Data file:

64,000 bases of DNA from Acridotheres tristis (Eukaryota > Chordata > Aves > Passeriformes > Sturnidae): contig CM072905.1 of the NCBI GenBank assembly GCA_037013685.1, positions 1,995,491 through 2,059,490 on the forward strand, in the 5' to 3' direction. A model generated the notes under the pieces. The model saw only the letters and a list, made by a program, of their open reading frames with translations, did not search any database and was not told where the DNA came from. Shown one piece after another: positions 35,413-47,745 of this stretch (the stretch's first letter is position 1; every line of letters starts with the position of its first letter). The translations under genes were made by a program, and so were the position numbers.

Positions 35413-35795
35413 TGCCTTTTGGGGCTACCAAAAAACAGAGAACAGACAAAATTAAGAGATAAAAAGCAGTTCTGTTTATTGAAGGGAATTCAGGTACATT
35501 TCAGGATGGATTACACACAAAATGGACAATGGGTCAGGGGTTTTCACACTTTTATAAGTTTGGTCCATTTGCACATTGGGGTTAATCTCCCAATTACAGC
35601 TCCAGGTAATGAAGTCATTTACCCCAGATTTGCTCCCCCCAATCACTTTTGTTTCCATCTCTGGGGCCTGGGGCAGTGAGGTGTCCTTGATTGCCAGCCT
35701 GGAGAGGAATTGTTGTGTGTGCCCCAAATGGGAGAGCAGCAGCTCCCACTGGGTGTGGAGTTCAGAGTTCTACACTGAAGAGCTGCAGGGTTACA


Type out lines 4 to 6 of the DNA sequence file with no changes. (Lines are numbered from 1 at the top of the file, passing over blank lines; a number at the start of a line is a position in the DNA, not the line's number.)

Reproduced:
35501 TCAGGATGGATTACACACAAAATGGACAATGGGTCAGGGGTTTTCACACTTTTATAAGTTTGGTCCATTTGCACATTGGGGTTAATCTCCCAATTACAGC
35601 TCCAGGTAATGAAGTCATTTACCCCAGATTTGCTCCCCCCAATCACTTTTGTTTCCATCTCTGGGGCCTGGGGCAGTGAGGTGTCCTTGATTGCCAGCCT
35701 GGAGAGGAATTGTTGTGTGTGCCCCAAATGGGAGAGCAGCAGCTCCCACTGGGTGTGGAGTTCAGAGTTCTACACTGAAGAGCTGCAGGGTTACA